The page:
Monday, March 09, 2009

Stockholm, Rio and beyond

Conflict of Interests?

In 1992, 1600 scientists warned that humanity is on course for a collision with nature. They predicted an environmental crisis by the year 2020 unless humankind can achieve a change in the nature of its 'stewardship' of the environment.

While there is much uncertainty about the extent to which humans are 'irretrievably mutilating' the earth, as these scientists claimed, it is clear that radical change is needed. At present, 'stewardship' over the earth is in the hands of a small minority of the world population (Who Owns The World?). Their interests often prove to be irreconcilable with the need to protect the environment from pollution and degradation.

Awareness of the damage being done has increased markedly over the last two decades. A growth of pressure groups, non-governmental organisations and international conferences, reports and legislation have at least provided us with ever more information, if little else. Indeed, ever since the first international conference on the environment in Stockholm 1971, there has been no shortage of well-intentioned statements of principle from governments. For example, the Stockholm declaration stated that:

man has the fundamental right to freedom, equality and adequate conditions of life, in an environment of a quality that permits a life of dignity and well-being.(1)

In 1987 the Brundtland report, Our Common Future, called for the development of our productive activities to become 'sustainable', " [meeting] the needs of the present without compromising the ability of future generations to meet their own needs."

It goes without saying that most of us would favour these goals of protecting the earth's resources for future generations and preserving the quality of our environment. The question is whether they have any chance of being achieved by a social system where profits come first.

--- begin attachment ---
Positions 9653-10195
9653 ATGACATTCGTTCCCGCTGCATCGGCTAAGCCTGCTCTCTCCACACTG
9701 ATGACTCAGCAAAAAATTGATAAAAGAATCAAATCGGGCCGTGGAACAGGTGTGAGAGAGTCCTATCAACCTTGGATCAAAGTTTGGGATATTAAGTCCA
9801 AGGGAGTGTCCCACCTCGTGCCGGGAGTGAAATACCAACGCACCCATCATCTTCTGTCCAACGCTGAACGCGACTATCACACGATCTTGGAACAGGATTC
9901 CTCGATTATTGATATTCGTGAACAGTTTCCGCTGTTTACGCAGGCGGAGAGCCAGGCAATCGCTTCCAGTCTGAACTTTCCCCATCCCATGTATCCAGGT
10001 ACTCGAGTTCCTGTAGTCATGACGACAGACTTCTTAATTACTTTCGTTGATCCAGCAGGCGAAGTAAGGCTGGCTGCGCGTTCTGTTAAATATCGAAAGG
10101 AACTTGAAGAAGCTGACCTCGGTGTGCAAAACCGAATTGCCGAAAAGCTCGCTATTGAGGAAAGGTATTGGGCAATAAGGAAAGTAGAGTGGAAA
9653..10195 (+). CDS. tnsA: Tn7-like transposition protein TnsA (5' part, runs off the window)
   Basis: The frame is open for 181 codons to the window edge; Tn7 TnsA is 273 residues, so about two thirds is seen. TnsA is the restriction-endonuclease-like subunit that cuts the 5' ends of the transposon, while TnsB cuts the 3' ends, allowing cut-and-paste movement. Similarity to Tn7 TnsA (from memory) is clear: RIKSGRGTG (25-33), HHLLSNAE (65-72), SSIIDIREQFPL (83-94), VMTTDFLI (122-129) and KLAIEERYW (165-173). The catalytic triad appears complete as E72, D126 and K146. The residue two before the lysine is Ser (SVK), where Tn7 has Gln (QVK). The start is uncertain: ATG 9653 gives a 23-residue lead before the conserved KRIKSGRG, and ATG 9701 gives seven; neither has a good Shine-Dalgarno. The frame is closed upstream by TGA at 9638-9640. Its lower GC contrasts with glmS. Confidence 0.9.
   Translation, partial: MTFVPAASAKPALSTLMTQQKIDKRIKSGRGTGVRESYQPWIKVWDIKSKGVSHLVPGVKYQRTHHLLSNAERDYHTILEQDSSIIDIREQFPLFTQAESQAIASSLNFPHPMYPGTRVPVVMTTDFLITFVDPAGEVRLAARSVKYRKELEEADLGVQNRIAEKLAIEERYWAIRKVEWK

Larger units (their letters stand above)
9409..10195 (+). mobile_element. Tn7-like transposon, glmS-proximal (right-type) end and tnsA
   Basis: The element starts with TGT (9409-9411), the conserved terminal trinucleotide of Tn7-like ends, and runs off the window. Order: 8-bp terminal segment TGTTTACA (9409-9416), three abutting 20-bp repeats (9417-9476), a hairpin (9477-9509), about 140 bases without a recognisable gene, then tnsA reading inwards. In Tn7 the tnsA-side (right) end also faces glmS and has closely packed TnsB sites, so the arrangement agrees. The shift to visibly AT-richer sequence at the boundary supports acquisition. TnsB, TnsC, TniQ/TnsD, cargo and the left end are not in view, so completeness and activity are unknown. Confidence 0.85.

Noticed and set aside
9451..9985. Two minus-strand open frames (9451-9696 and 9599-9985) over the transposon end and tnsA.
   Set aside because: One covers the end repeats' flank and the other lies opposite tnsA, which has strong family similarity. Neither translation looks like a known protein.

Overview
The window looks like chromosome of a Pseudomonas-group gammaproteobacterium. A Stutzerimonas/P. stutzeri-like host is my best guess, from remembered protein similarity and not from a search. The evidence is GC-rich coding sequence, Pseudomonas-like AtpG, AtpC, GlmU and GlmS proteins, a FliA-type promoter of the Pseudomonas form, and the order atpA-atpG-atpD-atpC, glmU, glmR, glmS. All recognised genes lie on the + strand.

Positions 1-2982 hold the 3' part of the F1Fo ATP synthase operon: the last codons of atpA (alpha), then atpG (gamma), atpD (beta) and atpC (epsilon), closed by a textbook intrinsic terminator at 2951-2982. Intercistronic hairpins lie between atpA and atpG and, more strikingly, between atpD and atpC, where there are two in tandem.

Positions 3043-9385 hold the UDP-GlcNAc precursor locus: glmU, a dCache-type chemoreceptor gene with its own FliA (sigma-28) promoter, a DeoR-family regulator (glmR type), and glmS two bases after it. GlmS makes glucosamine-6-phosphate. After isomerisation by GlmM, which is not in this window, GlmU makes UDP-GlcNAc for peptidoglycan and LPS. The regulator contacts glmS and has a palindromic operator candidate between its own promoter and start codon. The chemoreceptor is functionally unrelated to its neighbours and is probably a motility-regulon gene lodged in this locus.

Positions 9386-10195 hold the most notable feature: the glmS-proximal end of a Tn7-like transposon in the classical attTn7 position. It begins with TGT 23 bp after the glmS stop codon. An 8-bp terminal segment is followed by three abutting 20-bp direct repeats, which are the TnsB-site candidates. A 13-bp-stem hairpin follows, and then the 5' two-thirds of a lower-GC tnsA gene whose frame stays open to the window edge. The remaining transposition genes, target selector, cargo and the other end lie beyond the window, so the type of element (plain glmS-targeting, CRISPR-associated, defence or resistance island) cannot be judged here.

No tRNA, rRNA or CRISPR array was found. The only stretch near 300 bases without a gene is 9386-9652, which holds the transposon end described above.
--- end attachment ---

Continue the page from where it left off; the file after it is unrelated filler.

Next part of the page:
Documents such as the 1987 Brundtland Report and 1992 Agenda 21 which followed the highly publicised 'Earth Summit' at Rio de Janeiro do not acknowledge that there is any necessary conflict between making profit and protecting the environment. The goal of 'sustainable development' is seen as achievable within the market system. For example P.H.Sand, an expert in international environmental law, argues that Agenda 21

affirms that the promotion of economic growth in developing countries is essential to address the problems of environmental degradation." (1) Similarly, the Maastricht treaty, expresses as a goal: " harmonious and balanced development of economic activities (and) sustainable and non-inflationary growth respecting the environment.(2)

Again, there is no acknowledgment of any conflict between these two supposedly complementary goals.

The United Nations Food & Agricultural Organisation have stated that:

The objective is to create an economic environment in which it is more profitable to conserve resources than destroy them.(3)

Again, conservation and profitability are seen to be compatible. Yet, as is shown by our coverage of environmental issues, these two goals have proved to be incompatible. Only by replacing the profit system with truly democratic organisation can we give the environment the priority it deserves.


(1) Greening Environmental Law—P.H.Sand

(2) Greening Environmental Law—P.H.Sand

(3) Long term strategy for the food and agricultural sector (FAO Publications)

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